20 craziest car redesigns of the past 20 years

20 craziest car redesigns of the past 20 years

Call them craziest. Call them most radical. Call them most significant. Whatever. These are the car redesigns of the past 20 years that ventured furthest from their predecessors and the automotive norm of careful evolution.

These are cars that totally chucked away the old playbook from one generation to the next. Some were massively successful in rejuvenating or flat-out establishing their brands. Some were "what were they thinking?" flops that required subsequent course correction for the next generation. Some went beyond styling to include fundamental mechanical differences. Some are on sale today.

Now, to be clear on the criteria here, the redesigns must carry the same nameplate, so no Kia Optima to K5. The nameplates must also have been in continuous production from one generation to the next, so no Jeep Cherokee, Ford Maverick or Dodge Challenger. All are also in alphabetical order.

Acura TL

2009 Redesign

Oops. The Acura TL was one of the best-selling luxury sedans at the turn of the century, and with the third-generation model (above left), it reached new heights in terms of both popular and critical reception. It was a great car, and although its sales began to cool as that generation got on in years, it would fall off the cliff with the fourth-generation TL introduced for 2009. It was bigger. It was worse to drive despite offering super-handling all-wheel drive. Worst of all, it was hideous front and back, with Acura's new Robo-beak grille drawing the most disdain. Not only would the TL never recover its former glory, Acura's own fortunes largely mirrored it. Today's TLX is very much in keeping with that third-generation model, as is Acura's wider re-focus on driver engagement, but they're only digging out from the hole started with that '09 TL.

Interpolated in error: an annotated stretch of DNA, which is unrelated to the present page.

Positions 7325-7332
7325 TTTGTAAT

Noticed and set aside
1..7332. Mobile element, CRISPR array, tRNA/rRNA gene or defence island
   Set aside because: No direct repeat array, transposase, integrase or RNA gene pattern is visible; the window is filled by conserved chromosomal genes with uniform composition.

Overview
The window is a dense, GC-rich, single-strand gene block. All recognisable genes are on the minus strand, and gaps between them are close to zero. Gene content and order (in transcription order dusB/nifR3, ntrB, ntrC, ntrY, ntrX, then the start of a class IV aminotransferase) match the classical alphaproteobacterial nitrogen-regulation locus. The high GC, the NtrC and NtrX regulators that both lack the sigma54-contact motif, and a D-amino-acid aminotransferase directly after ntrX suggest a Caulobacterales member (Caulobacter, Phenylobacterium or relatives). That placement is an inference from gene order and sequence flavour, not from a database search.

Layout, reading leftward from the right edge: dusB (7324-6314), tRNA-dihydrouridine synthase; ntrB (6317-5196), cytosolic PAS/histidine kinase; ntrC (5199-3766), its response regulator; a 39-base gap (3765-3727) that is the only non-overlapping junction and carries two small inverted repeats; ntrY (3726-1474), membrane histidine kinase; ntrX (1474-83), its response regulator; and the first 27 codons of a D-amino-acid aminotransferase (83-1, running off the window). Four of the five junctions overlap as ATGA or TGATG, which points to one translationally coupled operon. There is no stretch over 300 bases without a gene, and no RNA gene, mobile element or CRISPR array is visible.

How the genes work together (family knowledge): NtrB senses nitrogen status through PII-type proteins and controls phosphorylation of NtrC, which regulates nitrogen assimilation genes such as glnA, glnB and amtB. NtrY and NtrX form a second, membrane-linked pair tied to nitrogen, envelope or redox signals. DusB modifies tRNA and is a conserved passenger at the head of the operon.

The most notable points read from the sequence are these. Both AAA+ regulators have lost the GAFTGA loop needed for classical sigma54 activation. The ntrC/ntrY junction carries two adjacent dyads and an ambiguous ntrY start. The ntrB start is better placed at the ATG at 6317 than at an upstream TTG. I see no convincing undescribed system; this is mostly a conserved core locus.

2021 Redesign

In most ways, the redesigned 2021 BMW M4 was an evolution of the car it replaced. If you simply looked at it from the side or from the back, you'd see a tidy evolution and go, "Sure, they're both M4s." And then you'd get to the front. "Gaaagh!" has generally been the response when viewing ol' beaver teeth up there. Ditto the M3 and every 4 Series. Maybe history will be kinder to this redesign, but at the moment, BMW still seems absolutely bonkers.

BMW 5 Series

2004 Redesign

The M4's beaver teeth of today was the 7 Series' "Bangle butt" of nearly 20 years ago. That was in reference to that car's controversial rear end and the head of BMW design, Chris Bangle, who didn't actually design the thing. While that 7 Series might have been controversial, it was the subsequent 5 Series redesign that was a much greater departure from what had come before. The preceding, "E39" 5 Series was effectively considered the perfect sedan and today is considered a classic, which is a rare distinction for any sedan. Check out used car values for the E39 M5 ... they're insane. Then check them out for the succeeding E60 M5 ... they're lower despite all that V10 awesomeness. Front to back, the E60 was a radical departure from the tidy, clean proportions of the E39. I recall Car and Driver describing its face as "a Z3 with kabuki makeup on." It was also an evolutionary dead end as the next-generation 5 Series largely returned to business as usual.

Chevrolet Silverado HD

2020 Redesign